When I started writing conciliator, I focused solely on implementing the main URL endpoint for reconciliation, since that’s what I needed at the time. There are actually several APIs that work together in OpenRefine: the Preview, Suggest, and recently added Data Extension APIs provide functionality that complements Reconciliation. And there may be more in the future as OpenRefine continues to evolve.
My code didn’t extend very easily, so I’ve rewritten a ton of stuff. This is currently in the master branch and it’s running on http://refine.codefork.com. I will release 3.0 probably sometime in January.
Most users don’t need to do anything. Out of the box, it should work as the previous version did. If you modified the conciliator.properties file, you should look at the changes in that file.
Here are the changes under the hood so far:
– Spring controllers and components are now used more effectively for better separation of concerns, less manual plumbing, better extensibility and maintainability.
– The classes representing data in/out for the various APIs are more fully fleshed out.
– The conciliator.properties file allows for less configurability than before, but I don’t know how useful that ever was, really.
– Tests have been rewritten for more “real world” coverage.
– Custom cache code has been replaced with Ehcache.
– Requires Java 8.
With this scaffolding in place, I can start actually implementing Data Extension for specific data sources. I plan to start with OpenLibrary as it provides the richest data.
Thanks to everyone who contributed bug reports and suggestions! I’m amazed and gratified that this software gets used as much as it does.
I’ve just created a github repository for conciliator, a growing collection of OpenRefine reconciliation services, as well as a Java framework for creating them.
conciliator is a major refactoring of my refine_viaf project and supercedes it. This new project cleanly separates the VIAF-specific parts and the more “boilerplate” pieces needed for any OpenRefine reconciliation service. The result is a framework that allows you to easily write new reconciliation services. My intent here is to make some existing code way more flexible, so that it might be useful to more users and have a longer lifespan.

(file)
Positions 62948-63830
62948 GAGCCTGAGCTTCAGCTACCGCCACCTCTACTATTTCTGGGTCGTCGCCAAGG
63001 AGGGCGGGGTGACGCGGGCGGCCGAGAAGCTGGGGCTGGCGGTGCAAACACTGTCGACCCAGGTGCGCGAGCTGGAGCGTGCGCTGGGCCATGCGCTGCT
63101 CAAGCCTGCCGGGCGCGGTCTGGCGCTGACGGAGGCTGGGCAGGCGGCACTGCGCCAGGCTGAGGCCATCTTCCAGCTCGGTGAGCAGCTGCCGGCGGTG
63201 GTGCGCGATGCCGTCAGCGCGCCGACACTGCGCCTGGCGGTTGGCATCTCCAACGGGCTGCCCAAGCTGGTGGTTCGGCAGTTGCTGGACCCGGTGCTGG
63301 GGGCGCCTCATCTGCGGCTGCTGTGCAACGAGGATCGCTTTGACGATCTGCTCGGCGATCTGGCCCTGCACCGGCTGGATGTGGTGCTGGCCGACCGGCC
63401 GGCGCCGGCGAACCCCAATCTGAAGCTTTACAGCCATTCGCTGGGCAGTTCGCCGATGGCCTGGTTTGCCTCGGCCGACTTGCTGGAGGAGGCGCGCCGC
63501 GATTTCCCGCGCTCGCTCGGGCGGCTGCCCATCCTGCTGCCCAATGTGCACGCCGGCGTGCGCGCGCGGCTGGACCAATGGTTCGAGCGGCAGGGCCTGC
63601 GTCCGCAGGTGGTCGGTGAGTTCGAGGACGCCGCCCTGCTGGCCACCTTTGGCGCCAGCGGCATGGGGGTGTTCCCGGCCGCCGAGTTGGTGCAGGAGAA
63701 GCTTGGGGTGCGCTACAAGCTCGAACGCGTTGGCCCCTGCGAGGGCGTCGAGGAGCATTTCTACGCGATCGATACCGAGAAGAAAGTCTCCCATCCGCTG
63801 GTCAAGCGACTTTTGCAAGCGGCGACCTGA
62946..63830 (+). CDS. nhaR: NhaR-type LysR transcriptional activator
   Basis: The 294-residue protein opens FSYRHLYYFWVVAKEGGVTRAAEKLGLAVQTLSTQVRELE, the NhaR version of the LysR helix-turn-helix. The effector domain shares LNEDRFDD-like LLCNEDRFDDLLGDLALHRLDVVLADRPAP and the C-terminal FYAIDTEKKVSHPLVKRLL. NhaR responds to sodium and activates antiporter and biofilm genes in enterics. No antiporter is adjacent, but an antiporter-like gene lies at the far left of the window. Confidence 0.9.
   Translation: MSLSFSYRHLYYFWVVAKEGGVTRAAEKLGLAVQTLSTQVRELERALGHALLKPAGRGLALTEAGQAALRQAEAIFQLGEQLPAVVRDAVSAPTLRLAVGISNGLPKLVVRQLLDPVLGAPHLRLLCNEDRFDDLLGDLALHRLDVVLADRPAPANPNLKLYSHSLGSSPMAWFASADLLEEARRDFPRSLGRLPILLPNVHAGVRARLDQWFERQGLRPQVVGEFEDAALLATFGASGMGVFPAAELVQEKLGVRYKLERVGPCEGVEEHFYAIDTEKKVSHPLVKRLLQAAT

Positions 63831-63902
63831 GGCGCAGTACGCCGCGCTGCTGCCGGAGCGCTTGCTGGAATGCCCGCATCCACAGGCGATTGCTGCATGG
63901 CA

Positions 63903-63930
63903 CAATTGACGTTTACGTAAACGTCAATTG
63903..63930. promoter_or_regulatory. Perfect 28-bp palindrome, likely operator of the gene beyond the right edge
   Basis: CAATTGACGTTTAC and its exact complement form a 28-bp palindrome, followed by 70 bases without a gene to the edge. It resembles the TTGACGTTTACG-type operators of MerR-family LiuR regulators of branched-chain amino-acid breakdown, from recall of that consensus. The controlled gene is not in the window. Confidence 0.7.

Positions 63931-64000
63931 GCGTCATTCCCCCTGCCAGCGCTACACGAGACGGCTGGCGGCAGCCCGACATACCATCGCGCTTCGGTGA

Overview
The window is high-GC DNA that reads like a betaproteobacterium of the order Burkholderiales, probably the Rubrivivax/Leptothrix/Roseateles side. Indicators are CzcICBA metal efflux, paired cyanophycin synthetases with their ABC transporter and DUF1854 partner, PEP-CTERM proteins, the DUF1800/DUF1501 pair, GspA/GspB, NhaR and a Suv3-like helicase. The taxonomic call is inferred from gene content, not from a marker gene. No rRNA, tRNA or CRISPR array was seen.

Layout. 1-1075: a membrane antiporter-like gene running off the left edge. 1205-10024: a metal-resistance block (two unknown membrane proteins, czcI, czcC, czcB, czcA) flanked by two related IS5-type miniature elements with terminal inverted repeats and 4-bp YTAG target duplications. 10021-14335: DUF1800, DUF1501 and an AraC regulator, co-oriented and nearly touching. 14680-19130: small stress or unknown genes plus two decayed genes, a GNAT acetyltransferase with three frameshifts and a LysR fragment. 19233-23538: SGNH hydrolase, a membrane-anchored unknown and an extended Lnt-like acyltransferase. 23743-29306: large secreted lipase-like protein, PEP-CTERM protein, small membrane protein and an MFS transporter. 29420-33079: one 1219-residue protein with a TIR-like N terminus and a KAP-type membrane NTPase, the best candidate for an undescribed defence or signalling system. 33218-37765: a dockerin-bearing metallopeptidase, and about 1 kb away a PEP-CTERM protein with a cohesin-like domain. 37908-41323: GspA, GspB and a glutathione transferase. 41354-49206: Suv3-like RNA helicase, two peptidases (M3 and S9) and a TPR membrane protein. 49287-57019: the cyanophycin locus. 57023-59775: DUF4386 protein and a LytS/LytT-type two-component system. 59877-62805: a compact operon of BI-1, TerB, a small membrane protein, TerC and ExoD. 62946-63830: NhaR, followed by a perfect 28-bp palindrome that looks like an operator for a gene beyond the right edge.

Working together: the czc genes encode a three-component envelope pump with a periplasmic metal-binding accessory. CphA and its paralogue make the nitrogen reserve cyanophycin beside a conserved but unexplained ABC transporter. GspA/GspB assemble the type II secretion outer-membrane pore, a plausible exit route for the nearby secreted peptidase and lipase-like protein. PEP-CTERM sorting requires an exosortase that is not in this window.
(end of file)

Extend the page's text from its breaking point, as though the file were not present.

http://refine.codefork.com has already been running conciliator for a week now; if you’ve been using it, you don’t need to make any changes in OpenRefine.
Currently, conciliator out-of-the-box can query VIAF exactly like refine_viaf does, down to the same URLs. Additionally, conciliator can now query ORCID names. This was a somewhat arbitrary choice; I’ve been doing some ORCID integration at work so it was convenient for me to implement a data source for it as a proof of concept.
With VIAF and ORCID, conciliator acts as an intermediate or “bridge” service, but it would be possible to use conciliator to query other types of data sources as well: files, SQL databases, etc. Right now, you’d have to write your own code to read and parse files, open database connections, etc. But in the future, I hope to add support for these options to make them easier to implement.
For details on how to write your own service in Java using conciliator, see the README.
Are there data sources you’d like to see available as a reconciliation service? Leave a comment to this post. No promises, but I’ll at least consider all requests. And if you write your own service for a data source, please consider submitting your code as a pull request so that others can use it too!